Growing up, I distinctly remember playing a board game called Mousetrap.
Maybe you’ve heard of it? If you have similar memories of the games, you’re likely to remember its complexity above all else. The objective was to construct–with all ingenuity and feats of engineering–THE best mousetrap in service to an otherwise straightforward task.
The game was inspired by the Ralph Waldo Emerson quote, “Build a better mousetrap, and the world will beat a path to your door.”
But this pathway of overcomplication was my first exposure to a prominent approach to business consulting I would come to see much of throughout the 21st century: Take a simple task, address it in an indirect and overly complicated way, and use a series of unrelated tools, to achieve the stated goal – maybe. Then, celebrate the “innovation,” rinse, repeat, and charge handsomely for the privilege.
In consulting, we call this “solutioning.” Which is not really a word. But like THE best mousetrap, it’s now been over-engineered into one – uniquely designed with signature busyness to sound far more effective than it really is.
A different approach
It is especially important, during these complicated times, that we push ourselves into an approach to problem solving that does not involve inserting our own pre-designed complexity.
What if the necessary mousetrap had fewer steps? What if the organization already has its own solution for catching mice–one that is critical to its own survival? What if the client doesn’t actually have any need or desire to catch mice at all?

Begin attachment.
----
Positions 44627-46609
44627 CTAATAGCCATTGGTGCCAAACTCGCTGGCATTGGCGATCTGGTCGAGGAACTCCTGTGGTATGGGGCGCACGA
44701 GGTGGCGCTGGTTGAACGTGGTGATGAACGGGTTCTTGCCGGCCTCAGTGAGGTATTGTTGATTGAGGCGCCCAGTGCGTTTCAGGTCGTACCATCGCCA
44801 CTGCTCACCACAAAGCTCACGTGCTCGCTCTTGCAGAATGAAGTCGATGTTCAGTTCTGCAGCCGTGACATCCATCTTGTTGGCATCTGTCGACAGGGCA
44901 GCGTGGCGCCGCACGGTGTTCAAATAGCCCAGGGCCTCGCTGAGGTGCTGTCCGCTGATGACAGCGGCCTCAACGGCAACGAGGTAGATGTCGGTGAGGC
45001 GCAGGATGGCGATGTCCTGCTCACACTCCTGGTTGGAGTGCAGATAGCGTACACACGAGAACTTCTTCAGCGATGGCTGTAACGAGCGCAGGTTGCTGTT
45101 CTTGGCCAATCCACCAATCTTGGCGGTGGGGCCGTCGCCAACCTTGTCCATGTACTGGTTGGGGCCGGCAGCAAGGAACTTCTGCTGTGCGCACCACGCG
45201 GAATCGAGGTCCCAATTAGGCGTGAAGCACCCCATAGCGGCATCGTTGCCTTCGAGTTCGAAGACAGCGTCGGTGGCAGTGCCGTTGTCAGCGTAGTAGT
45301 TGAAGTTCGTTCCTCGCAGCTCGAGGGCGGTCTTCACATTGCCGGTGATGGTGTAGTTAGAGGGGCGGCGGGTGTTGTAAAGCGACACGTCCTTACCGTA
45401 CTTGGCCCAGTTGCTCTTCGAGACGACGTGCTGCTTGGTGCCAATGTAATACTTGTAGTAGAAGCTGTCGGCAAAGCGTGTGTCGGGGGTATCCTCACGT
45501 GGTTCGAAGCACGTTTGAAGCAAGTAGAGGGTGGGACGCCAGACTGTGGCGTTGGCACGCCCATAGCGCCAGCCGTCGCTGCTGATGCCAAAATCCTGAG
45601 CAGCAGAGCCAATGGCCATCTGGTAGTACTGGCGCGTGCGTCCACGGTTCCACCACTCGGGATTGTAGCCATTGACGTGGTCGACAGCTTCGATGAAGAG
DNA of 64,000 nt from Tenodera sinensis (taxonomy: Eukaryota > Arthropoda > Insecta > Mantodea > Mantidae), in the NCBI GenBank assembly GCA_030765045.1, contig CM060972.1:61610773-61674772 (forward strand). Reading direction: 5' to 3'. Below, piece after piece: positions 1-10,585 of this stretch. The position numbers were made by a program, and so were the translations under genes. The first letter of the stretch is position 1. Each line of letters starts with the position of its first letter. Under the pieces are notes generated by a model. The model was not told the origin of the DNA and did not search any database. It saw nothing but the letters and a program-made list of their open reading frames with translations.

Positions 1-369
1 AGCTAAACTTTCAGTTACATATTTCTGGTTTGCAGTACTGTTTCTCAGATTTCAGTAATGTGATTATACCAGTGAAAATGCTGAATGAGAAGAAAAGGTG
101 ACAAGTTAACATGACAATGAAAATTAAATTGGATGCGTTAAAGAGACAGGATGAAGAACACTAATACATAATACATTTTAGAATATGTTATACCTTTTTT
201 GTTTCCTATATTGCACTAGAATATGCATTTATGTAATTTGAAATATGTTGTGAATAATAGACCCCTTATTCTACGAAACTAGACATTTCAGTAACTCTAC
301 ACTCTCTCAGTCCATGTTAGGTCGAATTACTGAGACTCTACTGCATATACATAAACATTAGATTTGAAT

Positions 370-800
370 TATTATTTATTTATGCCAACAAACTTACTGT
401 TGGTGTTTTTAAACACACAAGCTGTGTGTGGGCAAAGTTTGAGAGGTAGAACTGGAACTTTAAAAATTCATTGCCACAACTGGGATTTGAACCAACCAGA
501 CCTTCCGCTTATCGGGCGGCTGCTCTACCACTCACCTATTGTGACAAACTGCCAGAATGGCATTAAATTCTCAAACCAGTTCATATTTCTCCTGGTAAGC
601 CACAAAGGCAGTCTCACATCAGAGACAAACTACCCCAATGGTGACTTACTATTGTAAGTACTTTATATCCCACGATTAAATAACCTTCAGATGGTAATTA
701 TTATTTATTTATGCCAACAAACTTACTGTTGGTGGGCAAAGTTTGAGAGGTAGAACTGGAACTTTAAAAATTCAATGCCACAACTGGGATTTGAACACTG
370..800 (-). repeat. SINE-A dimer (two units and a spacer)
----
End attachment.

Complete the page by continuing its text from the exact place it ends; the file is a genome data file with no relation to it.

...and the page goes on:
Our role as consultants isn’t to add more to the mousetrap, but to address the need for one at all.
At The Elmfield Institute, we strive to not come prepared with a solution at all, avoiding all emphasis on our own importance, but instead focusing on and honoring the importance of the communities and organizations we have come to serve.
So how does that approach play out in practice? For our clients, “the solution” starts with something shockingly simple – not a lot.
The most effective change comes from the process of removing layers and truly knowing, understanding and empathizing with the uniqueness of the situation from which the need arose. More particularly, it starts with deep listening and a silent, still cultivation of “right attitude,” before the clanging and clamoring of “right action” commences.
In other words, by starting with a healthy stance of unlearning, and a deep recognition that some of our most extraordinary, state-of-the-art mousetraps, actually do very little to solve our problems, we open to a different kind of wisdom and business practice – one of self-consulting, not faux “solutioning.”
None of us are too far off from our stated goals. Nor is all this great “innovation” wasted. It’s just in some instances we seem to have overshot the mark and may need to wind our way back; still the busyness and listen closely to why the “call to action” was sounded in the first place. Who demanded more mice, and where did that come from? In other words, the best solution on the market today can be found in the most obvious of places– in the problem itself. And it’s free.
Spending quality time with a problem before jumping toward action, is what archetypal psychologist, James Hillman called “sticking with the image.” No Six Sigma, PMP, Tiger Team, Agile Method, or SAS coding is required. All that’s needed is a willingness to pause at imagination before the rush toward innovation begins.
In other words, by “sticking with” the problem before careening toward actions unknown, we allow the issue at hand to work us … before we work it.
The result, often, is a tenderizing and transformation of our most brilliant thinking into our most impactful sensing instead. Called felt leadership, this approach harnesses the innovations of all our perceiving senses to generate the solution best-sized to our potential. The mousetrap should be one uniquely coded to the specific task and innately designed to last.
This reversal is a game changer, and one designed to relegate standard approach to business consulting into the ash heap of history.
We don’t have the solution. You do. Readily available at the corner of non-doing and not-moving, there you’ll find it – the better mousetrap, yours.
By: Elizabeth Martin